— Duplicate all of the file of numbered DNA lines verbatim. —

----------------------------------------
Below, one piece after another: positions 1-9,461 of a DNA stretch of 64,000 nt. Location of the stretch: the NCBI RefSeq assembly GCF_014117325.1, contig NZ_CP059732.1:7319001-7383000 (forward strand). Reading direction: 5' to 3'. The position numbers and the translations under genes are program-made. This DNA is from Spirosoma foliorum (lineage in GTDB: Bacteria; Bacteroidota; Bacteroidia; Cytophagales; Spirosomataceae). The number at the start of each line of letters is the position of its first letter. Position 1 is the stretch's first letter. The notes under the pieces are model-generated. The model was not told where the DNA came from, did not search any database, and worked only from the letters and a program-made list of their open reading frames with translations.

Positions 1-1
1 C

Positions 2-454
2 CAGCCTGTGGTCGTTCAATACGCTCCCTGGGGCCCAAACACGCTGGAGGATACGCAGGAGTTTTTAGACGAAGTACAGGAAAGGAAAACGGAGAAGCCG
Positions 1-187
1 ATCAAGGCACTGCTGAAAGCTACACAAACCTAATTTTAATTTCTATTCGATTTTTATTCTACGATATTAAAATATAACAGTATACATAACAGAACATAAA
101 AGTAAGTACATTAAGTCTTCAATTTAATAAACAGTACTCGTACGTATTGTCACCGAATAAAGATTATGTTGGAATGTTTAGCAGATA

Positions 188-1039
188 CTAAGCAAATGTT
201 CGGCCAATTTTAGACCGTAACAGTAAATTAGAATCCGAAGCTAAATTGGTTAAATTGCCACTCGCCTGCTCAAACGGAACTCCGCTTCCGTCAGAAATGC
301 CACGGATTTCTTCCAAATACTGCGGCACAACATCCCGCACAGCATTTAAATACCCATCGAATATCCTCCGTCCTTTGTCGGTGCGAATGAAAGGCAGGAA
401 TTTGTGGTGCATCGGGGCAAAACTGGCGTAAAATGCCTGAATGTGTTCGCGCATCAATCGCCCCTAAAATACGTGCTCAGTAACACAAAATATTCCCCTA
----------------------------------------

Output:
Below, one piece after another: positions 1-9,461 of a DNA stretch of 64,000 nt. Location of the stretch: the NCBI RefSeq assembly GCF_014117325.1, contig NZ_CP059732.1:7319001-7383000 (forward strand). Reading direction: 5' to 3'. The position numbers and the translations under genes are program-made. This DNA is from Spirosoma foliorum (lineage in GTDB: Bacteria; Bacteroidota; Bacteroidia; Cytophagales; Spirosomataceae). The number at the start of each line of letters is the position of its first letter. Position 1 is the stretch's first letter. The notes under the pieces are model-generated. The model was not told where the DNA came from, did not search any database, and worked only from the letters and a program-made list of their open reading frames with translations.

Positions 1-1
1 C

Positions 2-454
2 CAGCCTGTGGTCGTTCAATACGCTCCCTGGGGCCCAAACACGCTGGAGGATACGCAGGAGTTTTTAGACGAAGTACAGGAAAGGAAAACGGAGAAGCCG
Positions 1-187
1 ATCAAGGCACTGCTGAAAGCTACACAAACCTAATTTTAATTTCTATTCGATTTTTATTCTACGATATTAAAATATAACAGTATACATAACAGAACATAAA
101 AGTAAGTACATTAAGTCTTCAATTTAATAAACAGTACTCGTACGTATTGTCACCGAATAAAGATTATGTTGGAATGTTTAGCAGATA

Positions 188-1039
188 CTAAGCAAATGTT
201 CGGCCAATTTTAGACCGTAACAGTAAATTAGAATCCGAAGCTAAATTGGTTAAATTGCCACTCGCCTGCTCAAACGGAACTCCGCTTCCGTCAGAAATGC
301 CACGGATTTCTTCCAAATACTGCGGCACAACATCCCGCACAGCATTTAAATACCCATCGAATATCCTCCGTCCTTTGTCGGTGCGAATGAAAGGCAGGAA
401 TTTGTGGTGCATCGGGGCAAAACTGGCGTAAAATGCCTGAATGTGTTCGCGCATCAATCGCCCCTAAAATACGTGCTCAGTAACACAAAATATTCCCCTA